| Animal traction |
Agricultural mechanization has become a high priority in developing nations. This innovation is important because farmers using traditional techniques are unable to produce sufficient food for increasing populations. Mechanization can expand the area under cultivation and provide better soil preparation, leading to greater harvests. Government extension services therefore strive to give farmers tools, information and advice to enable them to increase productivity.
Benefits of mechanization to farmers include lightened workloads, better and more regular yields, or an easing of problems caused by short growing seasons or insufficient labor. Mechanization also can help to produce income with which farmers can acquire goods and services.
Yet mechanization is not practical or economical for every farmer. New tools are expensive. Acceptance of new techniques increases dependency on outside technical assistance. Thus the farmer who already produces enough food for his family may be reluctant to risk a known harvest (traditional yield) for an uncertain gain in productivity.
Efforts to revolutionize agriculture with machines, cooperatives, and market controls have met with social resistance and technical failure in some areas. Similarly, efforts to improve handpowered systems with fertilizers, pesticides, and improved seeds generally have not produced food surpluses nor eased the burden of manual labor.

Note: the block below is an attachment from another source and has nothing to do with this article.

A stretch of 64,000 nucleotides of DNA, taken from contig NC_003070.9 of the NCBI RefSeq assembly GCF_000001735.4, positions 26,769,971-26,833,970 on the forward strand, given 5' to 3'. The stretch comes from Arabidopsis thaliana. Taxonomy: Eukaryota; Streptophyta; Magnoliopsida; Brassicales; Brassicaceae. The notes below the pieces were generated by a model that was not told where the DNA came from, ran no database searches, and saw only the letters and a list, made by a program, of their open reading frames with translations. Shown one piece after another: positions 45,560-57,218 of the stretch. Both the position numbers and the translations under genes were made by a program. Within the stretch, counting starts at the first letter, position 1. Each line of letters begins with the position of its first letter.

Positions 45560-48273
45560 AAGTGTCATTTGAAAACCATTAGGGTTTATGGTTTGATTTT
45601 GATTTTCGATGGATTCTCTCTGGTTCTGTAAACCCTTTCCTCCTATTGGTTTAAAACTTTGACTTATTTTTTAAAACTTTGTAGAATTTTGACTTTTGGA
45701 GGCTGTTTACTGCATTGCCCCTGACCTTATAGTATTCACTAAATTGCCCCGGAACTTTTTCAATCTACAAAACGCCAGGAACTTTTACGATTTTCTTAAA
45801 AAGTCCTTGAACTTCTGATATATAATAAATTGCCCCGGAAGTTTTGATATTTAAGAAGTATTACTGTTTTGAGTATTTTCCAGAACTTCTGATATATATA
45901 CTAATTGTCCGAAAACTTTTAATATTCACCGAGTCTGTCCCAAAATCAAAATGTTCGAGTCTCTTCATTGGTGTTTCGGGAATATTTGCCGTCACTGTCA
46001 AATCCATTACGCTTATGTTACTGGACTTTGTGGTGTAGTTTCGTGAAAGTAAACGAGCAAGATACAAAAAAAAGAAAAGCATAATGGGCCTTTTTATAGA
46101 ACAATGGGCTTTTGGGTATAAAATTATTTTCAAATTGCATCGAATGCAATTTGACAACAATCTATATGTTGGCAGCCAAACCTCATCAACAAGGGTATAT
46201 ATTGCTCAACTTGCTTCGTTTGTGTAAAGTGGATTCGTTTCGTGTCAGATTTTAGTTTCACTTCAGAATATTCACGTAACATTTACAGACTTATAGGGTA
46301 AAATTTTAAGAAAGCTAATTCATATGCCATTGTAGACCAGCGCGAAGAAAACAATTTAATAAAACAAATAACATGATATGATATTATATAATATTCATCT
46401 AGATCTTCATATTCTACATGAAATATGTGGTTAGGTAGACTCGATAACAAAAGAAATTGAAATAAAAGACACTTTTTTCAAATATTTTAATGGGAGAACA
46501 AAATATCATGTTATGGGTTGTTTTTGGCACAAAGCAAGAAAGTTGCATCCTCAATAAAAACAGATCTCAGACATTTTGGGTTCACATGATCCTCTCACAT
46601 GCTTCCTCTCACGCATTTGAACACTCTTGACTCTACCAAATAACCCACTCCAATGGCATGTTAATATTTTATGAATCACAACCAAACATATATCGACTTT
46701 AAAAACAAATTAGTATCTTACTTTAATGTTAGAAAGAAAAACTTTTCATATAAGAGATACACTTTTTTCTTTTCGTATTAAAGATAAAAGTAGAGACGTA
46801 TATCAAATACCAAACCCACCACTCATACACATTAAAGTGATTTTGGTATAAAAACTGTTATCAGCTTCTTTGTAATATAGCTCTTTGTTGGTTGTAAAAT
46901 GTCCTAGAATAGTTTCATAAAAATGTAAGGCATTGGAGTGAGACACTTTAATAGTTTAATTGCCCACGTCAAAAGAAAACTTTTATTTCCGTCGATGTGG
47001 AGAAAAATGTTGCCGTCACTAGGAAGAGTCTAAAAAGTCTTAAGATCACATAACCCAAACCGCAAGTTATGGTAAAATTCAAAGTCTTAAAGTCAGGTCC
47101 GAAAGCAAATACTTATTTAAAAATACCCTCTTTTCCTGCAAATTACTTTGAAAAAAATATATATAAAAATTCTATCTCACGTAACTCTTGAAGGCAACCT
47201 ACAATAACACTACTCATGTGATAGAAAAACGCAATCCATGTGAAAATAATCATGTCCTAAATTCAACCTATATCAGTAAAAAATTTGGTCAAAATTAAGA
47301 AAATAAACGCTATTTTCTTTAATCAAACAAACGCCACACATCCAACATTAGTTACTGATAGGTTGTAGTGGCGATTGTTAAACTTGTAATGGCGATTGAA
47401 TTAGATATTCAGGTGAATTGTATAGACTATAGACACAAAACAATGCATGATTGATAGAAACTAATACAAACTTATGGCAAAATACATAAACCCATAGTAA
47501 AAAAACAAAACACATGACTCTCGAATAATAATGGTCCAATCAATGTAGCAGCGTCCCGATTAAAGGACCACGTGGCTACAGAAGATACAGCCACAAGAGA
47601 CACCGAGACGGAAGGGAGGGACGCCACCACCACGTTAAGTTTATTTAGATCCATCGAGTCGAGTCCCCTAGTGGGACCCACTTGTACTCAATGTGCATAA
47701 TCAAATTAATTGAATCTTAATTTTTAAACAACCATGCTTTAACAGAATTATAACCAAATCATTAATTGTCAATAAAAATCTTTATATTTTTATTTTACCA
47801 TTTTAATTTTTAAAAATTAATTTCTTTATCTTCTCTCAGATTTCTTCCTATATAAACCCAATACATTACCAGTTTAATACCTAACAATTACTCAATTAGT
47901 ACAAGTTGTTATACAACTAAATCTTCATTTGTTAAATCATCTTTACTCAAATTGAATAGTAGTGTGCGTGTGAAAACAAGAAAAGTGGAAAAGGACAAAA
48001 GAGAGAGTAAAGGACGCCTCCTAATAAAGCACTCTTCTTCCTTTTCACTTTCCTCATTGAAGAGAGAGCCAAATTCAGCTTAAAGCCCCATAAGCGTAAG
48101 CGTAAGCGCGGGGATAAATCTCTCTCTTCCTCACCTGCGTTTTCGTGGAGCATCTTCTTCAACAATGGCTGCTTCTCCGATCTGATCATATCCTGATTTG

The search for agricultural technology that meets the needs and desires of both farmers and governments has led to increased interest in animal traction ("antrac"), sometimes called "light mechanization". Farmers, agronomists and agricultural extension services often cite the following advantages of using animal traction:
• It reduces the difficulty of labor and makes farming a more appealing occupation. Farmers who might seek employment in other areas are encouraged to develop existing skills and abilities and improve operations.
• It increases productivity. Replacing handhoes with draft animals and equipment, farmers
can double or triple the area cultivated, thereby increasing crop yields.
• It is affordable technology. Animals and equipment are low in cost compared to tractors. With careful planning and application, the investment can pay for itself in a few years. Low-interest loans are often available through government or sponsoring agencies.
• Animals and equipment can be supplied locally, creating less dependence on external resources than tractors and other machinery. Tractors need fossil fuels, spare parts, and maintenance know-how which may not be available to farmers.
• Used on a small scale, it does not require radical changes in cropping patterns or the role of family or hired labor. Although it does reduce manpower needs in some field operations, the reduction is not drastic and labor can shift to other activities like planting, spraying, harvesting and caring for animals and harness.
• It creates work opportunities. The use of animal traction can stimulate the development of artisan resources, increasing jobs for local blacksmiths, carpenters, and leather-makers who produce needed equipment. It also creates work in the areas of transport, waterpulling, and till
age on a contract basis. (Farmers can hire out their teams and equipment.) Often new opportunities arise in marketing and agro-industry.
• It encourages livestock production and development of meat, leather and byproduct markets.